Ann constantly stresses to me (and everyone else!) the importance of telling our stories. We have to be in control of our own narratives, because if we are not, what is remembered of us will not be accurate.

It was Walter Benjamin who gave us the quote, “History is written by the victors,” and if current events are any indication, we are by no means the victors right now.

As a media studies student, I have become all too aware of what happens when the narrative is controlled by someone other than the subject. It can become distorted, unrecognizable, and anything but the truth. I have decided that I refuse to allow this happen to me.

I am not sure when exactly it was that I became aware of what a primary source is, but I have long recognized the importance of them.

For those who don’t know, consider this definition from the Princeton University library reference desk:

A primary source is a document or physical object which was written or created during the time under study. These sources were present during an experience or time period and offer an inside view of a particular event. Some types of primary sources include:

  • ORIGINAL DOCUMENTS (excerpts or translations acceptable): Diaries, speeches, manuscripts, letters, interviews, news film footage, autobiographies, official records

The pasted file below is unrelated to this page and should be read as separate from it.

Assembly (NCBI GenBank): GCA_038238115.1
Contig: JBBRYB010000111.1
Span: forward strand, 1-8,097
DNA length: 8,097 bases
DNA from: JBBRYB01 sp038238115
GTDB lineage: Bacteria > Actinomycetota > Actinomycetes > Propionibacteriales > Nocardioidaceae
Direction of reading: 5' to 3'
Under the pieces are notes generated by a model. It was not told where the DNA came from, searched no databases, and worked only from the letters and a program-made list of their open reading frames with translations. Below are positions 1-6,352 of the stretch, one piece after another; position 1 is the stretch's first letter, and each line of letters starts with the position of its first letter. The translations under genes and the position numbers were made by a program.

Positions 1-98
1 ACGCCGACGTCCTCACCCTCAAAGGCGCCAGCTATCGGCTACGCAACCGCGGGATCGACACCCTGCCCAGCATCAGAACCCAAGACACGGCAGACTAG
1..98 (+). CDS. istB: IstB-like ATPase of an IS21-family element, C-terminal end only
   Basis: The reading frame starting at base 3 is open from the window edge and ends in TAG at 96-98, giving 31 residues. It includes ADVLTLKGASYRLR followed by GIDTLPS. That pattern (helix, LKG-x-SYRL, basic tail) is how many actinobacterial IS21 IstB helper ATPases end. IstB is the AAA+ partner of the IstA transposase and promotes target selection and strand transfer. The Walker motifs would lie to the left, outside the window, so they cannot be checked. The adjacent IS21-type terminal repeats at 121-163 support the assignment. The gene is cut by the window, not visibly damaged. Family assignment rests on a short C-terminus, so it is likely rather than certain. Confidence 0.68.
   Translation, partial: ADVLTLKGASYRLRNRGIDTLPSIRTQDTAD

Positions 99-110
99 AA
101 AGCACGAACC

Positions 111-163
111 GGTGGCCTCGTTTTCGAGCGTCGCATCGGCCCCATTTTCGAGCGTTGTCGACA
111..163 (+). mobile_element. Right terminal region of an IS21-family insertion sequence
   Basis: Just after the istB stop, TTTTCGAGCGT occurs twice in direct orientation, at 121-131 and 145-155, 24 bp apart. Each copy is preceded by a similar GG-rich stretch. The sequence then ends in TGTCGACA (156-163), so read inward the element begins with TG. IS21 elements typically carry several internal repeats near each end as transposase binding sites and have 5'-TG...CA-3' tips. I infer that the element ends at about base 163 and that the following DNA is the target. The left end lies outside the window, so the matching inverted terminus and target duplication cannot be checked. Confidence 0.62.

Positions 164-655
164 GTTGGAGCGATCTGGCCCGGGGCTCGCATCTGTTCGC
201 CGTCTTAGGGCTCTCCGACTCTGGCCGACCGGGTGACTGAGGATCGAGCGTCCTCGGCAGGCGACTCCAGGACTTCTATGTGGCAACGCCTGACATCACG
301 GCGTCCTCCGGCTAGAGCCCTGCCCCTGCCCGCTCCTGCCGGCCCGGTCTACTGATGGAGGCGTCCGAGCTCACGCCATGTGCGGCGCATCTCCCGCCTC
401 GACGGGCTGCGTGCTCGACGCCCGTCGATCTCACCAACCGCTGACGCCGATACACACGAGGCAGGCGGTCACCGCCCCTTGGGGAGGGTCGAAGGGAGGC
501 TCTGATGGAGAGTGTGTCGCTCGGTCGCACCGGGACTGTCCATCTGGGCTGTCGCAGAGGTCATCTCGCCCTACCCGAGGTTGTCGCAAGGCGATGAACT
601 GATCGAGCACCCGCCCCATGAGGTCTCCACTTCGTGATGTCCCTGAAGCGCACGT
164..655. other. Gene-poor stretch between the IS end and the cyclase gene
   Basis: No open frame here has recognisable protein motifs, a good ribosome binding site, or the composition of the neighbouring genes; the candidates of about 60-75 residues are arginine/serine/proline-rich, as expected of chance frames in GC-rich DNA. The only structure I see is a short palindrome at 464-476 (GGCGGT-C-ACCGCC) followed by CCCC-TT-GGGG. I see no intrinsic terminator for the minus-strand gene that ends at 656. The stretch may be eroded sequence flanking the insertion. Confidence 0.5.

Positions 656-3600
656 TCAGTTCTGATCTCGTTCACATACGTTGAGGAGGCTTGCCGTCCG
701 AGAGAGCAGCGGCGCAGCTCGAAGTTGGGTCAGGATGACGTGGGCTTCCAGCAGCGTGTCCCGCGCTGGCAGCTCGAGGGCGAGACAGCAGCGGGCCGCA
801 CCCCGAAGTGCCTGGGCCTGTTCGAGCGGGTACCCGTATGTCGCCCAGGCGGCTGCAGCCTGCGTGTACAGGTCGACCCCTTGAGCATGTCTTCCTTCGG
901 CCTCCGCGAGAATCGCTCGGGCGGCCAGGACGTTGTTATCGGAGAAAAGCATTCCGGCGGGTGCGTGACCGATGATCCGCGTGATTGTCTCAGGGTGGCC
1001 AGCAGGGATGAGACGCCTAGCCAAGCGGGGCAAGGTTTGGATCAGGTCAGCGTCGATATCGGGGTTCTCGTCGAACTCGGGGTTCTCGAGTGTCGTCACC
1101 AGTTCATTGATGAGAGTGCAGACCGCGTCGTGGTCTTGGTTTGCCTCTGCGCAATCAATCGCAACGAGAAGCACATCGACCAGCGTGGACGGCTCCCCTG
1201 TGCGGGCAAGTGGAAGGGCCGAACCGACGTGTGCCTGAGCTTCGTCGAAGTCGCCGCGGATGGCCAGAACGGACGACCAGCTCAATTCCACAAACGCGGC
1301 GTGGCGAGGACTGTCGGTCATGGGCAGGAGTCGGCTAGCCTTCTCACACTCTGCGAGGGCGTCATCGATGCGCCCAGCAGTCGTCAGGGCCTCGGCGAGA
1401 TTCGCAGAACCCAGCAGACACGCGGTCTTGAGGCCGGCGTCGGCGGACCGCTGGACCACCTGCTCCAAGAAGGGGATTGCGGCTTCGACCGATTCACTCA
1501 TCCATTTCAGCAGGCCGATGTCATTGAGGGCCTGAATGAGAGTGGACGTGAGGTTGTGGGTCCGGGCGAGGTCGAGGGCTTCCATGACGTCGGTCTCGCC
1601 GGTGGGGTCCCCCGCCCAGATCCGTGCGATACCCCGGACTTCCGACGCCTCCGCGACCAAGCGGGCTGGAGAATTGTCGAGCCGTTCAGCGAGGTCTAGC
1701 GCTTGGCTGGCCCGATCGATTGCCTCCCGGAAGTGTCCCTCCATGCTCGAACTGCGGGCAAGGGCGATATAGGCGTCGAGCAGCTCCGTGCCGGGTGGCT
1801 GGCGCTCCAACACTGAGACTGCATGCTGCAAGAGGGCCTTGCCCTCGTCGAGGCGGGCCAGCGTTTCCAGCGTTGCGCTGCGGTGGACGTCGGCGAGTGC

• CREATIVE WORKS: Poetry, drama, novels, music, art
  • RELICS OR ARTIFACTS: Pottery, furniture, clothing, buildings

Examples of primary sources include:

  • Diary of Anne Frank – Experiences of a Jewish family during WWII
  • The Constitution of Canada – Canadian History
  • A journal article reporting NEW research or findings
  • Weavings and pottery – Native American history
  • Plato’s Republic – Women in Ancient Greece

A secondary source analyzes and interprets the information found in a primary source. They were not a part of the original event, they are just there to tell you what happened based on what they found out from studying primary sources.

Getting to the point: I would much rather be the primary source of information for my life and times than let someone else tell it. People get the facts wrong. They leave things out. They may even tell the story with a slant so that it favors them to a certain degree.

Never let that be your legacy.

I am taking a vow to be a primary source for what is happening now and in the future as long as I am here breathing. It is my job as a journalist. Journalism today has strayed so far from what it was originally intended to be that the telling of our stories has to come from us; we cannot trust anyone else to do it.

I hope you will, at least in some part, do the same and tell your stories too.